Friday, April 11, 2008
London, Ontario, April 2008 [Click to enlarge]
Over three-and-a-half years ago, I took this picture of our two eldest kids next to a building that was in the process of being demolished. At the time, I called the entry Modern ruins. Unlike most demolitions, this one ended strangely: the wreckers eventually stopped wrecking, and a half-derelict structure of concrete, brick and emptiness stands to this day, casting featureless shadows over the adjacent pothole- and gravel-strewn parking lot.
As I continued my walkabout of the city in search of memorable scenes within conventionally forgettable landscapes (see here, here, and here for past entries from this series) I stopped in front of this structure and remembered the first time the three of us came across it. Like so many buildings in London's downtown, it slowly decays while absentee owners wait for the elements to inevitably render them irreparable.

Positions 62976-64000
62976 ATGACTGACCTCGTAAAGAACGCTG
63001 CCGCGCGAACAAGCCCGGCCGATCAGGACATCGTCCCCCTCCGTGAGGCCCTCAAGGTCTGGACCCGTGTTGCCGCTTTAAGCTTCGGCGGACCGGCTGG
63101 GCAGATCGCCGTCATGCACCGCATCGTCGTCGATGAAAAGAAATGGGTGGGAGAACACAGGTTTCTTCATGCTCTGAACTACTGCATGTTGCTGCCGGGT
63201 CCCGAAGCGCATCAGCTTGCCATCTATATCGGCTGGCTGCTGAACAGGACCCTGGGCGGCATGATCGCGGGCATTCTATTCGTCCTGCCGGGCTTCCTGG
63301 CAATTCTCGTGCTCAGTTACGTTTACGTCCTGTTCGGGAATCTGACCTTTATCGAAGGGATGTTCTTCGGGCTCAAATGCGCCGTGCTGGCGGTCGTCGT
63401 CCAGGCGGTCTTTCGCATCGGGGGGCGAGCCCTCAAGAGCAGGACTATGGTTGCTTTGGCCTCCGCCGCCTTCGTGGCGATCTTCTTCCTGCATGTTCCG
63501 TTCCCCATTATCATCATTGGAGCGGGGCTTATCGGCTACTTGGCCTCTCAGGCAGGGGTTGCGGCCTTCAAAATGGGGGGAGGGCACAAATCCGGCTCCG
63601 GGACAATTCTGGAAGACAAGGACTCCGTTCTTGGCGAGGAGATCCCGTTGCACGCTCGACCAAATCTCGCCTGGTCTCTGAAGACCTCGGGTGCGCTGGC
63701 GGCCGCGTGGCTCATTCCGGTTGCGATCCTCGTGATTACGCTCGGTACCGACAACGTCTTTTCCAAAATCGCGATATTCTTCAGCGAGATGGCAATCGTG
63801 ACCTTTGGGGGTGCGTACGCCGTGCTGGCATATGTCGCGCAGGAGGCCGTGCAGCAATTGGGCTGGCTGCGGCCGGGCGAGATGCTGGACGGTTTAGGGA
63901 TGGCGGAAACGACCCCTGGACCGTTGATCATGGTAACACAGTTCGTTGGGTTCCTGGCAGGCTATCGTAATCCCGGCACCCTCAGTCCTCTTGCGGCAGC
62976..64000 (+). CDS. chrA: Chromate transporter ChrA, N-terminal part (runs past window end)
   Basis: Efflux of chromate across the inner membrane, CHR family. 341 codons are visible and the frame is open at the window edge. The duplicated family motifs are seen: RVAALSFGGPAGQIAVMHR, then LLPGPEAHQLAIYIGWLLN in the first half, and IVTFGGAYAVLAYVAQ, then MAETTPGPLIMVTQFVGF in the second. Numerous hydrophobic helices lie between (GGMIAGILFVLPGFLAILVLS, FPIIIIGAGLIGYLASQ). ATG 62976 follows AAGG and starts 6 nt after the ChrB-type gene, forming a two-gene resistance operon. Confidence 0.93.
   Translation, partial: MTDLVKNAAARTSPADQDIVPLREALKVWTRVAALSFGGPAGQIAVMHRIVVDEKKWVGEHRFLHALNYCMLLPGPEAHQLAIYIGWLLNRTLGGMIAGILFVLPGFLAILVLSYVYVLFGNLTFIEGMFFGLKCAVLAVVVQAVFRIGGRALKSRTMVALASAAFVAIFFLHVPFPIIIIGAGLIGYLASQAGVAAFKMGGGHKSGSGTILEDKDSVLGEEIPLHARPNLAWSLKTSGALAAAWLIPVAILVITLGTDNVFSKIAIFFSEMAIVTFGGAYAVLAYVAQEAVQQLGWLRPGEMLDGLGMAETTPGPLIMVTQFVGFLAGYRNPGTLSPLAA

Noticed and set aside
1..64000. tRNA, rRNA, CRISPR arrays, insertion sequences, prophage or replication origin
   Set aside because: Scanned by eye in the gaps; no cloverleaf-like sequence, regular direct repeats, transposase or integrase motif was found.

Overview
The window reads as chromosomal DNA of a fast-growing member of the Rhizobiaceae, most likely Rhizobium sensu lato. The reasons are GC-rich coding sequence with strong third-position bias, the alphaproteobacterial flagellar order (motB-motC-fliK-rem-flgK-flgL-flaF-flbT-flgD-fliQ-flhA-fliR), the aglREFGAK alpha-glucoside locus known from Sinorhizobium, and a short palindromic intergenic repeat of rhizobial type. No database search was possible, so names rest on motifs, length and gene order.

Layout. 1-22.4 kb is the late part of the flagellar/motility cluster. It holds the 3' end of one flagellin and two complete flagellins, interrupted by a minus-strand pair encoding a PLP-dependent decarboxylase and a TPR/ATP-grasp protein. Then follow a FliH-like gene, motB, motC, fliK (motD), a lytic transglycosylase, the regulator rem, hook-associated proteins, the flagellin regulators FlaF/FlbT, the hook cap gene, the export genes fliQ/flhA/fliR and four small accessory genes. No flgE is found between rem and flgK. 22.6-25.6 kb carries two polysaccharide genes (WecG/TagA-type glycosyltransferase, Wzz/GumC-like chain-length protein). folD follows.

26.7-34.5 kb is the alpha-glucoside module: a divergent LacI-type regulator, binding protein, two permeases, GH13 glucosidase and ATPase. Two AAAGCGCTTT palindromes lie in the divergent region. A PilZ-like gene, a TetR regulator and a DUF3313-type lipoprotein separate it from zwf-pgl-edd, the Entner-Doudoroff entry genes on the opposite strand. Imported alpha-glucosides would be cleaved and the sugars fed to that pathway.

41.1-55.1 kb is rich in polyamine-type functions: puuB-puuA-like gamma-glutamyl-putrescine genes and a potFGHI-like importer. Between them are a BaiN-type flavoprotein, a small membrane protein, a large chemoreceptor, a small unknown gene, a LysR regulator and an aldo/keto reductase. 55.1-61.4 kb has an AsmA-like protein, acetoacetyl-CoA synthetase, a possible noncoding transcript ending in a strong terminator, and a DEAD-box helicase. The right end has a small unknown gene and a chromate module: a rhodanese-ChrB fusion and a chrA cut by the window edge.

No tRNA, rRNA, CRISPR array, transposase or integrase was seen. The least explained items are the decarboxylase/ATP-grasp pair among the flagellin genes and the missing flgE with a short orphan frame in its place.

Unlike this building, it doesn't seem to have much of a heritage to it. I doubt most of the downtown workers who leave their cars there during the week ever bother to give it a second look. But some buildings wear their uniqueness a little more subtly. It may not have arches, gargoyles, flourishes or art deco trim, but I'm sure it's got its own story, and may yet have life ahead of it if someone - the unseen owner, perhaps - decides there's money to be made by investing in renewal.
Ownership intentions aside, this seemingly derelict structure taught my kids an early lesson in the impermanence of the world around us. So despite its forgettable facade and its seeming disconnection from the urban flow around it, it still means something to me.
Your turn: What defines "heritage" anyway?
One more thing: My mother celebrates her birthday today. With my father ailing at home, she's celebrating quietly. May your future milestones be happy ones, Mom.